French filmmaker learns about life by driving yellow cab through NYC

NEW YORK (WABC) -- When an award-winning French filmmaker wanted to research cab drivers in New York City, he decided to get behind the wheel. He spent months driving a yellow cab through the five boroughs, and now he's taking what he learned and putting it in a new book and an upcoming movie.

Take a taxi often enough and you will take it for granted, but "Yellow Cab," by a writer who wasn't brought up in New York City, has forced me to have more compassion for those drivers who navigate our streets every day.

Turns out, you can learn a lot about life behind the wheel of a yellow cab, as Benoit Cohen has discovered. We met by the cab he leased, and he told me, "One time a guy had a fight with his wife and wanted to ask me like, 'What should I do with this or that,' I was like a shrink sometimes."

Cohen was actually an award-winning filmmaker in France looking to write a movie about the city through the eyes of a cab driver. As he puts it, "I want to show that New York is much more than just 5th Avenue and Times Square."

So, he got his license and spent six months behind the wheel.

We joined him for a tour through Midtown Manhattan where he observed, "During the day people are very stressed, and going to work, and you have to be like concentrate. At night it's more chill and people take their time."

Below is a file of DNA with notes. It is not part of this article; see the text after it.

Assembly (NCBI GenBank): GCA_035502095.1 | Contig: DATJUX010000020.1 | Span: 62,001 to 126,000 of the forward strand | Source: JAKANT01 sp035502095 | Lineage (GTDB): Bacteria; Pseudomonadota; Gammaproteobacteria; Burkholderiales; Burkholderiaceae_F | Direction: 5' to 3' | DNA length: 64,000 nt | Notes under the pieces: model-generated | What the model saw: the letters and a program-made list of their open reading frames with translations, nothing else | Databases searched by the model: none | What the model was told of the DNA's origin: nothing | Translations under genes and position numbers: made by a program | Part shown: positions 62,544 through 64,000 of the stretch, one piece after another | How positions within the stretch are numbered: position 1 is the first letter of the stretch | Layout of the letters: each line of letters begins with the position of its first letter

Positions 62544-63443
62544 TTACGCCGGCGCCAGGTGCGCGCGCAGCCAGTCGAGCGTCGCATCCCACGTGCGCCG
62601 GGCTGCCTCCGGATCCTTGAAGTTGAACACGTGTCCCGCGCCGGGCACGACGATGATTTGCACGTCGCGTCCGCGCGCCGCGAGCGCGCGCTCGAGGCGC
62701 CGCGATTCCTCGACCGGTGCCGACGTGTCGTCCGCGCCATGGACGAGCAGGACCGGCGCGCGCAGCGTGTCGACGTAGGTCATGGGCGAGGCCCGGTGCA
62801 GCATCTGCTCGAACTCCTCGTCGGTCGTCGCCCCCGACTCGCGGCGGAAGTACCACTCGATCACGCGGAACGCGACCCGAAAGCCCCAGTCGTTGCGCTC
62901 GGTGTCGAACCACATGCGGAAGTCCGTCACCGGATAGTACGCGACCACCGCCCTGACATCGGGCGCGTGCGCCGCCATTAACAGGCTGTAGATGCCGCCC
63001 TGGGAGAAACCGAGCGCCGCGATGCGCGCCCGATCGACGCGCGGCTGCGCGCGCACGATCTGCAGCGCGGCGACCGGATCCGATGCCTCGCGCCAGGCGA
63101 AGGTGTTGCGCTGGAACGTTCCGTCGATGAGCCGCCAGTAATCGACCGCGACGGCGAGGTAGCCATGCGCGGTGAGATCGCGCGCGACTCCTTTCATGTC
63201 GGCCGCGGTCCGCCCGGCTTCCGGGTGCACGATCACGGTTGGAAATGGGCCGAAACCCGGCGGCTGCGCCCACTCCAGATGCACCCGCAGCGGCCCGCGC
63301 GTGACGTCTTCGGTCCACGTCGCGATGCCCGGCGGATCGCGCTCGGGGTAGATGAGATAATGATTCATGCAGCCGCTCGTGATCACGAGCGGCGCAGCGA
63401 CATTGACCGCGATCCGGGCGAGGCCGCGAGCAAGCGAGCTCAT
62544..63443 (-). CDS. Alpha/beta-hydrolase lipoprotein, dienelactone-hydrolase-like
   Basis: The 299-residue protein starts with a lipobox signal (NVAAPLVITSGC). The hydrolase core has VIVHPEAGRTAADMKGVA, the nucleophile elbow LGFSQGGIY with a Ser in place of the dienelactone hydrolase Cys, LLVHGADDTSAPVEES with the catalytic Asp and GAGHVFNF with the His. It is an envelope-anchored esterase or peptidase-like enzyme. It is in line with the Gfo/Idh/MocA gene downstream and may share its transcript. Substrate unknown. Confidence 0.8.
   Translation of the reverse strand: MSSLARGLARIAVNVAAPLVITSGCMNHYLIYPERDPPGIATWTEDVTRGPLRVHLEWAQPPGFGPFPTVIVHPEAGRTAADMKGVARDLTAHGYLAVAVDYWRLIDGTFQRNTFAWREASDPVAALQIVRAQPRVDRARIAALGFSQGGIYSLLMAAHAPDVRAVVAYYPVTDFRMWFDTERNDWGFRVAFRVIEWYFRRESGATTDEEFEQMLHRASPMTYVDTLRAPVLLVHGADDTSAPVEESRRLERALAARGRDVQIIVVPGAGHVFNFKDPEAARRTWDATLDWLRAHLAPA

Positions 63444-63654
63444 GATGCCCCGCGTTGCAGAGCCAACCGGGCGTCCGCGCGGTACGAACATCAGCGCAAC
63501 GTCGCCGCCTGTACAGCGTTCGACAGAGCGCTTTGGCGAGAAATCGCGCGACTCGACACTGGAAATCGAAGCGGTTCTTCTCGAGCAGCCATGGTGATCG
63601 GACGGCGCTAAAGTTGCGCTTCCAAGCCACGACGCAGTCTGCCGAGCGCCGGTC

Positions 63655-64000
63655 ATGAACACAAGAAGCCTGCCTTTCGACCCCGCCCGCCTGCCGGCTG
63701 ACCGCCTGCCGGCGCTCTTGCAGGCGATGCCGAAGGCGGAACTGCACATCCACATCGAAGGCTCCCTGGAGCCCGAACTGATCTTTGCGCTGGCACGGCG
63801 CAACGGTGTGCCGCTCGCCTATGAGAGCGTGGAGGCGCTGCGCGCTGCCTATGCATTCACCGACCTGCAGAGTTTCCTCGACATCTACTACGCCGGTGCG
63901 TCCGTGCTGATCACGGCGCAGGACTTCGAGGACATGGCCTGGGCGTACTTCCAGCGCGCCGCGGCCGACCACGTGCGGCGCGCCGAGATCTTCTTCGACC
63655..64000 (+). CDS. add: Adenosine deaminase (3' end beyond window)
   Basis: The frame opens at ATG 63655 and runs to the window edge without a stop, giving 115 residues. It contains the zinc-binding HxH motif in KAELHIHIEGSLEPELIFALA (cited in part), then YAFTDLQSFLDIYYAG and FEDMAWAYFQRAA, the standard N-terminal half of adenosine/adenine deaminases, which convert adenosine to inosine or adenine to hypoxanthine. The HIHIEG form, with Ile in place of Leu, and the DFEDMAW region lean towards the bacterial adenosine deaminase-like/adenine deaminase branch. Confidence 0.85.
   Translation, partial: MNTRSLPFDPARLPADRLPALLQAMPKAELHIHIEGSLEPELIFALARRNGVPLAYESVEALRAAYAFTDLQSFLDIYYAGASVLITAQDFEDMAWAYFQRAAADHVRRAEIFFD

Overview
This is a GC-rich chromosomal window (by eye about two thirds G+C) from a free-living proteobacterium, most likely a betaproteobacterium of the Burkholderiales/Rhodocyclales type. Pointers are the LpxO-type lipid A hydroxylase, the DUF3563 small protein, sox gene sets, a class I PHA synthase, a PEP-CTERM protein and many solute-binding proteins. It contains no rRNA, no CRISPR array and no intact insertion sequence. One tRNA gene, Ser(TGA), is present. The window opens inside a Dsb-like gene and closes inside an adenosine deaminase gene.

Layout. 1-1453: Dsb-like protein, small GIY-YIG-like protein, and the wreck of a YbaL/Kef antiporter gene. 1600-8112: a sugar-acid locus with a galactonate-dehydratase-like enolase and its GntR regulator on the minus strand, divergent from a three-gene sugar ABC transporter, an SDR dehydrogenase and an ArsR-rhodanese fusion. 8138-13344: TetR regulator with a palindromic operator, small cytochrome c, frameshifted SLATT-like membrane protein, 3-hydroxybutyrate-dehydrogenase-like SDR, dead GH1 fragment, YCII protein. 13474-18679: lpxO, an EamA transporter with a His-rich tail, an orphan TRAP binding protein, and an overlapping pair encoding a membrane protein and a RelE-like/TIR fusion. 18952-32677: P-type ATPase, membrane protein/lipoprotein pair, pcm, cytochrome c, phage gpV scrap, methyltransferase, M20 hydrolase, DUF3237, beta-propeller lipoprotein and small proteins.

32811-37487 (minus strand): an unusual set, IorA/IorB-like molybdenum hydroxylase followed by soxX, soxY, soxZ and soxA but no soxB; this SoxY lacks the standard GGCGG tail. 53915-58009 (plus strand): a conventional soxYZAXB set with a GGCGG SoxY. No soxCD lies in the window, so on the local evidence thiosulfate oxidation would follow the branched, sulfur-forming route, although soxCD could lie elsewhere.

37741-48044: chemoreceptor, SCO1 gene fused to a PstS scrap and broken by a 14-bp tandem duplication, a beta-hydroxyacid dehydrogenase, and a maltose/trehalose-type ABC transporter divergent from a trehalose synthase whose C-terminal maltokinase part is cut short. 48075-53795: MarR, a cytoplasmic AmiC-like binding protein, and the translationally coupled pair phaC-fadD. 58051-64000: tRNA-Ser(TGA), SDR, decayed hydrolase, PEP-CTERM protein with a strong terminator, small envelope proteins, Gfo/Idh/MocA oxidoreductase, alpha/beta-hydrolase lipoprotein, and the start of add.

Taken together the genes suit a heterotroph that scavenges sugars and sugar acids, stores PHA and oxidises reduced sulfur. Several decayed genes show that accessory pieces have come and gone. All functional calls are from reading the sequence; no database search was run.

But at night, it can get pretty crazy with Cohen telling me tales of the drunk and disorderly, and he also said he "had a couple having sex in my cab."

Some of the best tales are contained in a new book Cohen wrote which he plans to turn into a feature film, but he knows any such movie is bound to be judged against the giant of the genre: "Taxi Driver."

And yet after more than 40 years, surely we're due for an update.

"When you see 'Taxi Driver' now and when you drive a cab now it's the gap between what was New York at that time in the '70s and now," Cohen said.

The city is a lot less dangerous, but not necessarily more forgiving. Cohen admits to feeling lonely and depressed when passengers wouldn't acknowledge him as he drove: "Sometimes I felt like I didn't exist. I'm nobody, and this is like something you should think of when you get into a cab. Just try it."

He suggests trying to exchange a few pleasantries with the driver and tipping him more too, because as Benoit Cohen found out first hand, driving a cab is a tough way to make a living.

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